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Entrepeneur of the month: Melanie Maria

  • Fine Art

Every month, the ArtEZ Business Centre and the courses together select a student or alumnus as Entrepreneur of the Month. Their stories give you an idea of what to expect, based on current topics from the professional field. Is there a secret to cultural success? Do you have to excel in your art or is it about selling yourself? Is it a matter of luck, wisdom, hard work or a good strategy? In this blog, Melanie Maria, an alumna of the course BEAR Fine art, tells what entrepreneurship means to her.

Entrepeneur of the month: Melanie Maria

 

I would love to share with you the secret recipe for a successful career, but I'm still figuring things out, too. I can't complain, by any means, but know: this is my story, and not a 'success story', and I'm not sure that such a thing even exists.


In 2019, I graduated from the Base for Experiment, Art & Research, also known as BEAR. BEAR is the Fine Art programme at ArtEZ Arnhem. This is where you go to develop yourself as an artist and to prepare for the Big Art World. This is where you "become" an Autonomous Visual Artist. If all goes well, after graduating, you'll be able to find your way independently in the Big Art World and survive within it. BEAR is responsive to the now, the present of the contemporary art world, and the artists that work within it.
 
During my time at ArtEZ, I trained as a performing artist, or rather, that is how I pigeonholed myself when I graduated. Ticked the box: "performing artist". Now, three years later, I just call myself Artist, full stop. Because however big a box might be, you're still trapped in a box. 
 
I graduated with the work Never learnt to share (2019). A nine-hour performance repeated every day of the Finals 2019. There were 1500 carnations on the floor, which eight performers distributed to passersby and visitors. The work was about community, about the nonexistence of the individual. About the comfort and security that we all crave and the desire for consciousness that we all fundamentally 'share'. The performers lay on top of each other, sought out solitude, carried each other around, embraced each other, buried themselves in flowers and handed them out on the street.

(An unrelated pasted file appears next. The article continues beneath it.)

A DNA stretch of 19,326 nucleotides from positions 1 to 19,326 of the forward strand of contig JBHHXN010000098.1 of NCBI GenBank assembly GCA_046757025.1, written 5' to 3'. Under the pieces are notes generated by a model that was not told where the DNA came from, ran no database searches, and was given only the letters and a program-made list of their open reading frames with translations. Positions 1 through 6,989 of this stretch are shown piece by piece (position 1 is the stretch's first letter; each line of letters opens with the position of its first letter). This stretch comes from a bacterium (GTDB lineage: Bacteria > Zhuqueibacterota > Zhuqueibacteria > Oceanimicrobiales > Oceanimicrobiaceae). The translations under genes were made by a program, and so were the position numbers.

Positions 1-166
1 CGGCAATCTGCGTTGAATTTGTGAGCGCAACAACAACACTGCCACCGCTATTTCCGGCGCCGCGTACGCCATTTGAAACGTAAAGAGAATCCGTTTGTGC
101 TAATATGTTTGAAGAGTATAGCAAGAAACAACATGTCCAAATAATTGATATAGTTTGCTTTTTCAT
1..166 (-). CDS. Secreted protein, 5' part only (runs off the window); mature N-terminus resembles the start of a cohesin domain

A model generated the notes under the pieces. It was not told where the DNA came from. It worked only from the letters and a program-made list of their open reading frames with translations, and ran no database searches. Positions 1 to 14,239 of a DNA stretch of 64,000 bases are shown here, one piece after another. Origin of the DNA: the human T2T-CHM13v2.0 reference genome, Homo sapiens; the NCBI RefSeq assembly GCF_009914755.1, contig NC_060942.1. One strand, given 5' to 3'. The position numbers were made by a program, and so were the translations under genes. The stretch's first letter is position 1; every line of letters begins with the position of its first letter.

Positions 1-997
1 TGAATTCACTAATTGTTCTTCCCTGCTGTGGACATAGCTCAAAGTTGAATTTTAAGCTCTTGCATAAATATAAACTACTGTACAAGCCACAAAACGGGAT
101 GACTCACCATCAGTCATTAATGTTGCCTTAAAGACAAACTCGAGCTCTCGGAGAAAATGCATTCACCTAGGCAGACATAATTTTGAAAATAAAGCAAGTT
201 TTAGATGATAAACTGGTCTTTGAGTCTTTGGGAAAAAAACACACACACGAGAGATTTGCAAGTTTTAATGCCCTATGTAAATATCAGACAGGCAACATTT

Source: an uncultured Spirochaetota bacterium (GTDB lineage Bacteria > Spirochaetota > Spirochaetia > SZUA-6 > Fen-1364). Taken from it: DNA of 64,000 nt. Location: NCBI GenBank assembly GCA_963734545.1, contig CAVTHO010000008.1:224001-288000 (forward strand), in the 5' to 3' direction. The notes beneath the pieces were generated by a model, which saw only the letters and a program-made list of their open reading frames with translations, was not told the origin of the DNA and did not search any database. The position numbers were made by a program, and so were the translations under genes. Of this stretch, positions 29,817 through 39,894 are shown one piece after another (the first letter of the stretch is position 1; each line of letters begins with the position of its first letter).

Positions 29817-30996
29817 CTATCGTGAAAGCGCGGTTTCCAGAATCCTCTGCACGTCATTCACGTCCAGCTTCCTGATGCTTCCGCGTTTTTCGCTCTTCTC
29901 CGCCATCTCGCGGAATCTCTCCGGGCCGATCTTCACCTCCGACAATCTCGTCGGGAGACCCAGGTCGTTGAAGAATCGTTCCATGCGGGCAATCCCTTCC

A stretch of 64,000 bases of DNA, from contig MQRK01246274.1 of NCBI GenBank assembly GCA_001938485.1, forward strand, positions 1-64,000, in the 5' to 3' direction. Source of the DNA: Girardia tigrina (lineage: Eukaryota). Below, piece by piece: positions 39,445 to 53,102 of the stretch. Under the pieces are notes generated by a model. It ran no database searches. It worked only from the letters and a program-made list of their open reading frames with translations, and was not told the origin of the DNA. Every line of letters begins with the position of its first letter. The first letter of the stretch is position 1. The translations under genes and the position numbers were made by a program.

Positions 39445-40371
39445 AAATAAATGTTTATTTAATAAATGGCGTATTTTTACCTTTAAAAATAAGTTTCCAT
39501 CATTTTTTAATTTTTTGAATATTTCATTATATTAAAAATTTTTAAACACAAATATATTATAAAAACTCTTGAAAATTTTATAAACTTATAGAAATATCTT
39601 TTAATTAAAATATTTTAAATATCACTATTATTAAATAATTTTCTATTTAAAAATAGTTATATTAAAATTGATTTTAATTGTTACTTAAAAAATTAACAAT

The work and I were awarded the second prize of the VKC Award, I got on the shortlist of Galerie Ron Mandos' Best of Graduates 2019, and the work was listed in several articles. After my graduation work, I was asked to present work at several expositions across the Netherlands.  

Successful? I guess. Lucky? Definitely not.

You can see opportunities as the product of good luck, or however you want to call that. Of course, you can catch a lucky break, but I also believe that we ourselves create most of our opportunities. And that we always have a chance to take them. "Here, an opportunity: will you say YES or NO?"

Entrepreneurship, in my opinion, is about both things: creating and taking opportunities. How? Let me explain.

While I was studying at ArtEZ, I've always spent time thinking about the 'Academy Afterlife'. I laid the foundation for my future career as an Autonomous Visual Artist, i.e. an entrepreneur, by actively contributing to things at ArtEZ, getting to know people, building relationships both inside and outside the academy. A fancy and oft-used word for it is 'networking'. But many people think networking means visiting openings and talking to everyone and handing out your business card. I believe it's much more about making yourself visible by being assertive.

Assertiveness means doing things for yourself, but it also means doing things for others. We can be so focused on ourselves sometimes, when in reality, opportunities and knowledge reside with other people. It's absurd how much is within reach at an art school and the world around it. It's there for the taking. It's a matter of opening yourself up to it and getting involved.